Trade and investment are dynamic issues and the revised treaty is expected to address these. “Trade and investment have complementarities in each other, this is why we are eyeing a favorable ground for Indian investment in Nepal and the trade treaty will be focused on providing that ground for Indian investment in Nepal,” Sainju emphasised.
Regional and multilateral trade agreements and arrangements
Revision of Indo-Nepal Trade Treaty will align the provisions of the bi-lateral trade treaty with regional and multilateral trade agreements /arrangements, namely, South Asia Free Trade Area (SAFTA) and World Trade Organisation (WTO). Some of the clauses in bilateral trade treaty are irrelevant such as tariff rate quota for certain Nepali products for export to India as well as value addition requirement for goods being exported to Indian markets. Indo-Nepal Trade Treaty has fixed tariff rate quota on certain products such as vegetable ghee, zinc oxide, copper wire and acrylic yarn since 2002, which is against the multilateral trade arrangement.
Similarly in the WTO India has promised 25% value addition for rules of origin criteria for products of least developed countries (LDCs) for export in Indian market. However, there is 30% value addition for Nepal to issue rules of origin certificate to export in the Indian market. On other hand, Nepal also has promised to eliminate other tariffs and fees within 10 years since its accession to the WTO in 2004. Despite that, Nepal has been imposing additional 5% tariff in the import of Indian agricultural goods in the name of Agriculture Reform Fees which is against the country’s promise at the WTO. After elimination of the Agriculture Reform Fees, Indian agro products will be cheaper in Nepal, which could distort the agricultural base of the country. Experts have urged that Nepal should talk to India for cooperation in agriculture sector to enhance competitiveness of the sector in the country.
The Indo-Nepal Trade Treaty does not allow Nepali importers to import goods of third country origin from India. However, most reputed brands have set up authorised dealers of their goods in India. Traders have said that it would be cost and time-saving for them to import from India than a third country.
As per the provision of the existing Indo-Nepal Trade Treaty, Nepal must grant similar facility that it provides to any other country to India. Due to this, Nepal is unable to expand diverse trade relations with other countries because the same facilities must be granted to India. For example, Nepal and Bangladesh agreed to provide preferential market access to each-others market, Nepal has obligation to provide similar facility to India. As a result, Nepal has lost the opportunity to expand trade relations with other countries apart from India in reciprocity.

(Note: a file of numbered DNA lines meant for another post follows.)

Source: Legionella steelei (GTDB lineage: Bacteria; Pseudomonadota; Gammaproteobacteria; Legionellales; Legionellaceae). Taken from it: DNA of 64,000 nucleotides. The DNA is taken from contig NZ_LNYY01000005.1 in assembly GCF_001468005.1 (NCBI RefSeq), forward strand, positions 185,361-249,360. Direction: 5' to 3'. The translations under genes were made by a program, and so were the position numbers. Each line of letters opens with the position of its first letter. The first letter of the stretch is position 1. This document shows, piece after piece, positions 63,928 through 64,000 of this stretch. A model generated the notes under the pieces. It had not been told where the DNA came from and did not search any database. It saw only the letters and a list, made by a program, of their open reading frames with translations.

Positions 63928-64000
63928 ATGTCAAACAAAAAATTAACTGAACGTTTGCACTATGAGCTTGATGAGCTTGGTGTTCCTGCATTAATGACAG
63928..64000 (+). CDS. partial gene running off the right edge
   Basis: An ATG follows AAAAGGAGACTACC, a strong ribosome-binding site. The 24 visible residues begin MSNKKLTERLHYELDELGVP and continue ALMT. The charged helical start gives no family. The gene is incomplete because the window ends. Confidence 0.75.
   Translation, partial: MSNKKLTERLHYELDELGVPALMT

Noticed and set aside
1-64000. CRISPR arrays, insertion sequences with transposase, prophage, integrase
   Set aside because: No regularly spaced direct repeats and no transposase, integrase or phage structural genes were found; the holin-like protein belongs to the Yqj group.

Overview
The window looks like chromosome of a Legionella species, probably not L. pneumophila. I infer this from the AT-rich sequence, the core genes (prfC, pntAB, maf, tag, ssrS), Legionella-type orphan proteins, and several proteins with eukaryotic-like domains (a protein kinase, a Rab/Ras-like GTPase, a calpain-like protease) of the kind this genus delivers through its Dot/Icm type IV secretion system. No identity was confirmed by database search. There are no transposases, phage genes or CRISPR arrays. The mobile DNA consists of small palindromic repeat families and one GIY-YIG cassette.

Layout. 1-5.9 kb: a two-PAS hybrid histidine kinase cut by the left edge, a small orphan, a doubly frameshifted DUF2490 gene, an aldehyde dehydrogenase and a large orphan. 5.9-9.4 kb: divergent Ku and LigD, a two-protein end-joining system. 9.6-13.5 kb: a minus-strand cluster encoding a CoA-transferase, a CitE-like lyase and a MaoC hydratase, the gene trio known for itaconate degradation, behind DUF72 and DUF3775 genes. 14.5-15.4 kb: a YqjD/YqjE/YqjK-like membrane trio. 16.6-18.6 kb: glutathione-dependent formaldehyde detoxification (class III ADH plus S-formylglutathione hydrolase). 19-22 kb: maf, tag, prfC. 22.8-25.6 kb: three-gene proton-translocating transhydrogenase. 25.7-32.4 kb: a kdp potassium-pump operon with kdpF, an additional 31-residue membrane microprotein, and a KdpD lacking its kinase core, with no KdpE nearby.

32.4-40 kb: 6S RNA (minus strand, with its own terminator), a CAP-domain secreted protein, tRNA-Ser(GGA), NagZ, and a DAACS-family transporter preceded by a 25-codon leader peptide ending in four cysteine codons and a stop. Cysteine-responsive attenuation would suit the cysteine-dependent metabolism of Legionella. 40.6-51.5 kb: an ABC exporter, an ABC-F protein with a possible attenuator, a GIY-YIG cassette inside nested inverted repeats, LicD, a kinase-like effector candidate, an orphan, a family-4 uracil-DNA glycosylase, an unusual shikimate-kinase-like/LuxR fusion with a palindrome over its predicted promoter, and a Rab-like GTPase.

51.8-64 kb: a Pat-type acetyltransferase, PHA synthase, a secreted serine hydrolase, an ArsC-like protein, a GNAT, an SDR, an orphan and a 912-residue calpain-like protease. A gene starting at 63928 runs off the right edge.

Value addition on primary goods and addressing non-tariff barriers
To minimise the widening trade deficit with India, Nepal must enhance its export base to India. Most products being exported are primary in nature or low-value added products. Finished or high value added products face more tariff and non-tariff barriers for export in the Indian market. Export of primary or low-value added goods is easier but it depends on the discretion of the Indian quarantine as majority of primary goods being exported to India are agro commodities such as large cardamom, ginger, tea, among others. Indian quarantine imposes sanitary and phyto-sanitary measures on Nepali exports and creates hassles delays at checkpoints for extended periods. As a result, agro commodities of perishable nature often incur heavy losses for Nepali exporters.
Nepali exporters have been demanding an internationally accredited laboratory in Nepal so that they can certify their products before export to avoid such hassle at India-Nepal border checkpoints.
Nepal has the potential to promote industries of vertical specialisation for larger production units of India. Indian industries can source raw materials and partially low-skilled and labour intensive products from Nepal. Nepal can supply raw materials and parts for assembling industries in India. Fragmented mode of production or vertical specialisation is common worldwide and also in India which is an emerging global economic power. Ancillary industries for the larger production units of India have the potential to flourish in Nepal and create a strong manufacturing base in the country. This will contribute to economic growth, job creation, and help narrow down the widening trade deficit.